Question by Leslie: is the American flag a floating signifier? Comment by Leslie: signifiers, and floating ones, are working at the level of language. Race is not a thing, it is a relation. Question by Leslie: race can also be (and has been) treated like a keyword (Williams) — a complex/contested concept. Question by Leslie: What is the difference between floating signifiers (Lévi-Strauss ff.) and Williams’ keywords? Possible answer: a keyword has a complex and contested meaning, as may a floating signifier, but Williams is emphasizing history of words and the contexts in which they are used, whereas struturalist and poststructuralist theory emphasizes the working of language itself, the way words lead to other words, not to things).

Hall:
…[R]ace works like a language. And signifiers refer to systems and concepts of the classification of a culture that structure its practices of making meaning. And terms like race gain their meaning not because of what they contain in their essence, but in shifting relations of difference, which they establish with other concepts and ideas in a signifying field. Their meaning, because it is relational, and not essential, can never be finally fixed, but is subject to the constant processof redefinition and  appropriation. Their meaning is subject to the losing of old meanings, and the appropriation and collection and contracting of new ones, to the endless process of being constantly re-signified, made to mean something different in different cultures, in different historical formations, at different moments of time. The meaning of a signifier can never be finally or trans-historically fixed. That is, it is always, or there is always, a certain sliding of meaning, always a margin not yet encapsulated in language and meaning, always something about race left unsaid, always someone on a constitutive outside, whose very existence the identity of race depends on, and which is absolutely destined to return from its expelled and objected position outside the signifying field to trouble the dreams of those who are comfortable inside.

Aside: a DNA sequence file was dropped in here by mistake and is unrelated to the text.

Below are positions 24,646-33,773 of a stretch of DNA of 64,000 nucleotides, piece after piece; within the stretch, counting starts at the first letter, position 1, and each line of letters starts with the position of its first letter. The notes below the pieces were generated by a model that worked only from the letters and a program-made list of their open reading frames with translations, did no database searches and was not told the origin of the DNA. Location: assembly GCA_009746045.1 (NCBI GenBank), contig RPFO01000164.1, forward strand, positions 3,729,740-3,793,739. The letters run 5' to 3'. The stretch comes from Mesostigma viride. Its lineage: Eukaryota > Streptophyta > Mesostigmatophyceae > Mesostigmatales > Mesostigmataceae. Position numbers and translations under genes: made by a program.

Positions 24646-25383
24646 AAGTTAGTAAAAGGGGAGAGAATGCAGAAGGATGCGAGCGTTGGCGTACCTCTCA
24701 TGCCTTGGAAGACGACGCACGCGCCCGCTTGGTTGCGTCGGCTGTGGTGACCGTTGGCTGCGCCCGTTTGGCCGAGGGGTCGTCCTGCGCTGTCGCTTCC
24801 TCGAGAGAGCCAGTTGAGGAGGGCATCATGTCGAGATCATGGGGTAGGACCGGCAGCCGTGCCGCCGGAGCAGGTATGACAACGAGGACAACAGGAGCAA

Classification is necessary to create meaning. It also creates order. But when you combine classification and systems of power you get racism.

Visibility of race: the body as text: visible marker of difference: makes race seem like an essence — but it isn’t, even though racial thinking has concrete results and effects.

Race is not an essence, and cannot be traced to anything concrete. It is more like a language; it is relational and constantly shifting.

How does race, as a principle of classification, operate, how does it produce meaning? For all of society is shaped by that classification . . . race is just one of our ways of classifying.

Race is a cultural system. And race is a signifier because it is a visual marker of difference; it means in relation to other signifiers (this is why it keeps shifting).

Race as discourse: there ARE differences among people, different looks, etc., but it is in language that we ascribe meaning to these differences

The Enlightenment is big on classification … and an example of giving meaning is, you distinguish among groups and you decide which is more “civilized,” more “backward,” and so on. We have tried to locate race via religious, scientific, and anthropological discourse … all of these are efforts to make the differences we’ve marked out seem stable, inevitable, natural